As an admirer of her paintings for many years, the opportunity to sit with and talk to Vickie was like visiting an old friend while learning so much about her interesting life…
What inspired you or led you to your current career?
I started painting at 5 years old in kindergarten and my teacher told my mom that I would be an artist. I sold my first painting in junior high to my teacher, and prior to that, I always gave my paintings away. My grandmother always wanted me to paint for her. I taught art at the high school level for 32 years in Orlando and then in Gwinnett County. Prior to that, as a starving artist, I went to a screen printing company in Orlando and worked with film in a darkroom. Then I learned type setting and the other parts of the business, and eventually, working with art. I met a customer who marketed items to gift shops and wanted to start his own business. Even better, he wanted to hire me to paint. I worked there for eight years. I learned how to run the business and all facets of it. My dream then became to own my own screen printing company and in 1986, I opened “Artist at Heart,” where I went to various businesses and took orders for screen printed items. I had one helper and eventually moved to a business location with eight employees. I learned that owning your own business doesn’t necessarily mean a great living. I was married to a police officer, had one child and one on the way, when my husband left me and we divorced.
I sold my company and went back to college to be certified to teach special education specializing in the arts. I had been teaching at a last-stop school in Florida. It was a very rough school and I saw things I had never imagined before. It was a great lesson in managing and getting along with kids.
Everything that I did throughout the years was to be able to survive as an artist. Initially, I didn’t like teaching but learned to like it. I remarried four years later, to the love of my life, and we moved to Atlanta.
I taught art at Collins Hill High School for 14 years and was named Teacher of the Year in 1998, but decided that I wanted to get away from teaching so I returned to college and got my MBA. I opened a screen print shop within the school and the kids who worked it were special needs kids. I taught them production, sales and delivery. My husband died suddenly at 46. I got my regular education certification and worked at Central Gwinnett until retirement. I still have students who keep in touch with me on social media.
In 2010, I helped start the North Gwinnett Arts Association with Alan Zarter as a nonprofit and we went from 20 to 150 members in no time. The city of Suwanee played a huge part in our success and supported us greatly, especially Denise Brinson. I was also on the Public Arts Commission. In 2008, the management company of Town Center let us display our art in empty storefronts and this gave us great exposure. We began to sell our art. We took over the art festival and started fundraising with the annual car show where we hosted Clark Howard as our speaker. In 2014, I was diagnosed with Parkinson’s Disease, and so I retired from teaching.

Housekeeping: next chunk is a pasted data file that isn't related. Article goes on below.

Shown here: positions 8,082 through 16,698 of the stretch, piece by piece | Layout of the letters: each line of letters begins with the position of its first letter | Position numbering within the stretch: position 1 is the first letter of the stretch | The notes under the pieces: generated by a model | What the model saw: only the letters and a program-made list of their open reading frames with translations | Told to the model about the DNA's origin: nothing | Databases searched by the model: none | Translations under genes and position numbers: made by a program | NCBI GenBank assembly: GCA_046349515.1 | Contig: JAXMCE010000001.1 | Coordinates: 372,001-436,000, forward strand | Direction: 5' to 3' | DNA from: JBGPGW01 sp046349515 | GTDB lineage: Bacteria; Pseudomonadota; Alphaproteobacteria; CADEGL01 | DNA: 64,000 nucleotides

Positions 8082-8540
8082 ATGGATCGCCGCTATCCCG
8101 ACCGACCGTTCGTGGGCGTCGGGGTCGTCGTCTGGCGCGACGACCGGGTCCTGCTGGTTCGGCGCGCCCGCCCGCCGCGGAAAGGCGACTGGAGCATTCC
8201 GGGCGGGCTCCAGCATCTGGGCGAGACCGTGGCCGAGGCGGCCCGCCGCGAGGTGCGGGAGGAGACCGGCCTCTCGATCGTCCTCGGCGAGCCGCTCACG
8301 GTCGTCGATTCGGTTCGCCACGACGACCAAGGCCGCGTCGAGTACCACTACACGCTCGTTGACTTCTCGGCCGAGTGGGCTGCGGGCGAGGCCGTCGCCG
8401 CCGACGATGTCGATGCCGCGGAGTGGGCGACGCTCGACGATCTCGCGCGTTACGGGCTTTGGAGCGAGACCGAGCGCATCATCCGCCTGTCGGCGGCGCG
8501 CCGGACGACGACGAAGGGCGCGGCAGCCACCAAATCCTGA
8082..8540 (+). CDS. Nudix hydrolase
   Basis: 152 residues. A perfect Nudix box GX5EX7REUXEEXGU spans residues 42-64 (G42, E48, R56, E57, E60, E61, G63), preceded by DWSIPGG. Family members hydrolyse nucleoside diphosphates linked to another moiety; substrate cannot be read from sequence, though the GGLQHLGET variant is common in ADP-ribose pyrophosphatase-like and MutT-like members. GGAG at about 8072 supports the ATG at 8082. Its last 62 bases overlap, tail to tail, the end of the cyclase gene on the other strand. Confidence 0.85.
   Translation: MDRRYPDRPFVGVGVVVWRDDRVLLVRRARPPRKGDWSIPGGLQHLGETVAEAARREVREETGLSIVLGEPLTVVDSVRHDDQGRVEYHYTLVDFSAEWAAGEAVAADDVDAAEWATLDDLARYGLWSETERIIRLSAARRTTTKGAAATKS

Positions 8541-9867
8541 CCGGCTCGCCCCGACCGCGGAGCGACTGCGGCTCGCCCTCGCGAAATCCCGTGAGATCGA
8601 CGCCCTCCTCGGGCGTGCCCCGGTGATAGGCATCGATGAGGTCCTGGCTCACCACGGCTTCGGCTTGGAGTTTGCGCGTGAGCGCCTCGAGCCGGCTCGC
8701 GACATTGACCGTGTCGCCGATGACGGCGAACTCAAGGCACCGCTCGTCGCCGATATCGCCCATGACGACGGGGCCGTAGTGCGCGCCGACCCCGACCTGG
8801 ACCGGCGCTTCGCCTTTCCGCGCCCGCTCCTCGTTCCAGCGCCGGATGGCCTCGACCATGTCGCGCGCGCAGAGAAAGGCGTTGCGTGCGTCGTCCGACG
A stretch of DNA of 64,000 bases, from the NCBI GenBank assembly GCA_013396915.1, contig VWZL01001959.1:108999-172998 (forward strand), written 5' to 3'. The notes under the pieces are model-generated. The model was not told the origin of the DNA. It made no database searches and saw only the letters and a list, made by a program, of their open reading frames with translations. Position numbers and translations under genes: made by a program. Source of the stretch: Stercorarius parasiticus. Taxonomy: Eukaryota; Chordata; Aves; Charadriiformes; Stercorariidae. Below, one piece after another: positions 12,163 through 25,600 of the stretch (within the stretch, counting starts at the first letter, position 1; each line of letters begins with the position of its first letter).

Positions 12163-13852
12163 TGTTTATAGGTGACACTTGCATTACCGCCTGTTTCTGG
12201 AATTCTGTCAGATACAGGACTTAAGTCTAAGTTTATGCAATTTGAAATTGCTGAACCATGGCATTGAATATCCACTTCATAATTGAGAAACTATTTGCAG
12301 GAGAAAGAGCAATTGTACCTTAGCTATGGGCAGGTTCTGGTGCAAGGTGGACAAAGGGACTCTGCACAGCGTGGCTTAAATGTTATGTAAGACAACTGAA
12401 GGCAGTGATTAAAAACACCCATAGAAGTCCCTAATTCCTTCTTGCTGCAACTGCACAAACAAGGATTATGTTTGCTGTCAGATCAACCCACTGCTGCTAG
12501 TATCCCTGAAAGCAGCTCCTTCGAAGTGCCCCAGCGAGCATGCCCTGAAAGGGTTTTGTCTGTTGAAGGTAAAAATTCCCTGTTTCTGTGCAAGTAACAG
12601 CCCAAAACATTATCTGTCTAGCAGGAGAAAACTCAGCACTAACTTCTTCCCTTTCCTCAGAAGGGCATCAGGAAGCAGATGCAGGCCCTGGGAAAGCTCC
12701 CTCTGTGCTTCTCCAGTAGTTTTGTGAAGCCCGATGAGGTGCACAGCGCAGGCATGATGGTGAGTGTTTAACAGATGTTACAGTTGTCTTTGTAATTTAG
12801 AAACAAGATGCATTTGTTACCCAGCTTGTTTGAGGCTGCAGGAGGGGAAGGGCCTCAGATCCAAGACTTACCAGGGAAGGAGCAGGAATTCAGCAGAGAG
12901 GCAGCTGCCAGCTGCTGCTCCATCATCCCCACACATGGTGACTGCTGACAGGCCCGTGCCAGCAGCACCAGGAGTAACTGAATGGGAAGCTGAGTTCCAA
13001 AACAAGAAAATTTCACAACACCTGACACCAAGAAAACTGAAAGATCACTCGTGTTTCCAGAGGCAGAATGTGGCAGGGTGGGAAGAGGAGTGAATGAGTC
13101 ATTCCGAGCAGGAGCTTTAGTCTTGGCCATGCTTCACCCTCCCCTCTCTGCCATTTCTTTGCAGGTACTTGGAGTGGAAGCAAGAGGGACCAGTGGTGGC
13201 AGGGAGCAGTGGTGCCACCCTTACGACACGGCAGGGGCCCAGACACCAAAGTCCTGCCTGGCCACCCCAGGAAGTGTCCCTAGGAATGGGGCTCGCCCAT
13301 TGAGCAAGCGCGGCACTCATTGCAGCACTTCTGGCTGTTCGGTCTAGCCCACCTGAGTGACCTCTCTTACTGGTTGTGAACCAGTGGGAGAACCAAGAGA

I recently opened an art studio in the Tannery Building in Buford.
What is your favorite restaurant in Suwanee?
Cracker Barrel. My mom loved it there, too, and it is pretty good home-cooked food.
How long have you worked or lived in Suwanee?
What has kept you here?
My friends and family.
How big is your family?
I have two sons and five grandchildren.
Who is the most interesting person you’ve met in Suwanee?
Denise Brinson at the City of Suwanee.
If you could travel anywhere in the world right now, where would it be?
Scotland, England, Paris and Italy.
What is the first movie you remember seeing in a theatre?
What advice would you give a crowd of people?
Don’t waste a moment of your life because it is far too short. Definitely don’t spend the time you have on negativity.
What is something on your bucket list?
To meet a good friend and companion with whom to spend the rest of my life.
If you could take anyone to lunch (dead or alive) who would that be and where would you go?
My late husband and I would take him to Cracker Barrel.
What is your favorite music? Name three bands you would like to see.
Southern rock is my favorite genre of music. I would like to see Crosby, Stills, Nash & Young, Lynyrd Skynyrd, James Taylor and the Allman Brothers.
What local business makes you the most nostalgic about Suwanee?
Old Town Tavern when it was open in Town Center Park.
What is your favorite thing about Suwanee?
The people and how they embrace one another.
Where do you see yourself in 10 years?
What is something interesting that most people don’t know about you?
I used to play guitar and sing in a bar on weekends and make $150 and a free meal.